Ebookers, much-criticised because of the drag it placed on Cendant’s and later Travelport’s earnings, will be the first among Orbitz Worldwide’s international brands to begin the transition to the all-important platform.
“One of our brands, ebookers, operates on systems that require a significant amount of manual processing, which has resulted in substantial costs for reporting and maintenance,” Orbitz Worldwide stated in a document it filed with the US Securities and Exchange Commission. “If we are unable to improve on its systems to address these concerns, we will continue to incur these excess costs and be unable to take advantage of efficiencies of scale.”
The latest twist in the Ebookers saga was revealed in connection with release of details about Travelport’s proposed initial public offering of the Orbitz Worldwide business.
Despite the importance of Ebookers’ migration, there was no explanation from Orbitz Worldwide about what led to what looks like a several-month delay, and likewise the Travelport unit shed no light on the much-anticipated Ebookers redesign. As reported, Travelport CEO Jeff Clarke and local officials previously had pointed to April as the timetable for the move to the new platform.
Orbitz Worldwide hopes to raise up to $750 million on its IPO, with the net proceeds going to Travelport. The parent company’s private equity owners, the Blackstone Group, Technology Crossover Ventures and One Equity Partners, would retain total voting control of Orbitz Worldwide and its ebookers’ business after the IPO.
Key elements of the sales pitch that Orbitz Worldwide is making to potential investors in its stock offering are the efficiencies and cost savings it will reap with the move to the global platform, and the Travelport division’s “strong positions in the fast-growing European and Asia Pacific regions” with ownership of Ebookers, HotelClub and RatesToGo.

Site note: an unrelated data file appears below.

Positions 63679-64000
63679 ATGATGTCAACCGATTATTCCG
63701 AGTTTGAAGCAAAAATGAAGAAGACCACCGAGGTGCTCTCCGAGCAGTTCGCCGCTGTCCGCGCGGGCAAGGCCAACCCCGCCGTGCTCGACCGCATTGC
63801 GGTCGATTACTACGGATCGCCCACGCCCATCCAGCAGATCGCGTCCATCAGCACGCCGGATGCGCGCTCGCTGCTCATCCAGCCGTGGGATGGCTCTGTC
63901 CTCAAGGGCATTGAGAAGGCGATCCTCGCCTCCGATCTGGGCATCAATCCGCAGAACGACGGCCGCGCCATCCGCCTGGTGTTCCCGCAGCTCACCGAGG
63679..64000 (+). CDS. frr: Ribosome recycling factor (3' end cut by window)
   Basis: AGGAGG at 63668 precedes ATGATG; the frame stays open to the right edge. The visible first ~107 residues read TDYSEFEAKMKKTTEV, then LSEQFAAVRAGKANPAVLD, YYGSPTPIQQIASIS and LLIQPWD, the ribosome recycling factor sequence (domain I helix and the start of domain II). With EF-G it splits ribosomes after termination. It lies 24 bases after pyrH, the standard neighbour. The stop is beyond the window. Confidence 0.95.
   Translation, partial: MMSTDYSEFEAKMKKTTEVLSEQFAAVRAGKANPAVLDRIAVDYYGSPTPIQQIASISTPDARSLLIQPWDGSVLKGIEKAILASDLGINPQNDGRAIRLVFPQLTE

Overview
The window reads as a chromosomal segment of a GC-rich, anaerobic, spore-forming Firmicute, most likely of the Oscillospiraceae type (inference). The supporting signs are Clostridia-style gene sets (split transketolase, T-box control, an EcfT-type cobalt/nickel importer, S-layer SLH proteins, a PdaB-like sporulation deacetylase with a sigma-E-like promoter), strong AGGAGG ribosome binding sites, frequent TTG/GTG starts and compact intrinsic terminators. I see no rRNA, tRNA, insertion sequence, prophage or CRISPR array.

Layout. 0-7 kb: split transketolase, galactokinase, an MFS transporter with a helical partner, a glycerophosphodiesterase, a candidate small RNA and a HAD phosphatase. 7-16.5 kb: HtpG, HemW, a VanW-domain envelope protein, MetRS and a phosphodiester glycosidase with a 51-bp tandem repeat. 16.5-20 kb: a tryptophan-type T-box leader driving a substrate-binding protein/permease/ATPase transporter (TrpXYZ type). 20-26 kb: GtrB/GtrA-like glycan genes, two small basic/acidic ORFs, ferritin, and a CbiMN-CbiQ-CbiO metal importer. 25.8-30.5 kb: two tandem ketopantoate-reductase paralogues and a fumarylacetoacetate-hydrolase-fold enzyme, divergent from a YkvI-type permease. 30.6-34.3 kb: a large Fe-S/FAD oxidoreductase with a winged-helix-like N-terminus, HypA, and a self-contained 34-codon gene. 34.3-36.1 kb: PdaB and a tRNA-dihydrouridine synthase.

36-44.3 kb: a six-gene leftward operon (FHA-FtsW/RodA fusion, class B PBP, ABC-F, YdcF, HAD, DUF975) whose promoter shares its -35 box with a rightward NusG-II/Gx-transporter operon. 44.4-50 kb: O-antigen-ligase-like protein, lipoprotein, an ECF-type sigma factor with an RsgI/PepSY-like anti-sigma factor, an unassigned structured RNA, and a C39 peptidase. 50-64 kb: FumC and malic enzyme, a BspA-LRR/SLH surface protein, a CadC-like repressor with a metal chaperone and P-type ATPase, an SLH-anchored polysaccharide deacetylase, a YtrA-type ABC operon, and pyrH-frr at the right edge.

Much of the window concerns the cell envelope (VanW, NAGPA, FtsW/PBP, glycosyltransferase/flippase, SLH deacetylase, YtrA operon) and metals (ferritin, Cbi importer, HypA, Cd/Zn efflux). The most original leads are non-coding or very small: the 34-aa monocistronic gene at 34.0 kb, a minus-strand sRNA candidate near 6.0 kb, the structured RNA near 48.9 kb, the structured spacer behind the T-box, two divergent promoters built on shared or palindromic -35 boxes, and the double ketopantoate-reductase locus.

The global platform will enable Orbitz Worldwide “to reduce development costs, streamline back-office operations and efficiently deploy innovative features across our global brands,” Orbitz Worldwide stated. Revenue management, finance and accounting also could be centrally managed globally with the new infrastructure, the Travelport unit said.
Ebookers, in particular, would benefit from improvements in Orbitz Worldwide’s information technology systems and infrastructure because “EWbookers operates on systems that are less reliable than our US systems and, as a result, is more likely to suffer from service slowdowns or outages,” Orbitz Worldwide said.
In Orbitz Worlwide’s view, importing talent from the US helped execute an Ebookers turnaround. “For example, in 2006, when we moved certain senior executives from our U.S. operations to Ebookers to deploy our best practices, we experienced improved performance and increased growth in our European operations,” Orbitz Worldwide said.
Cendant acquired Ebookers in February 2005 for $350 million, and the following year recorded a $122 million impairment charge because of poor operating performance at ebookers. Basically that means that ebookers’ fair value had decreased by $122 million by the end of 2006.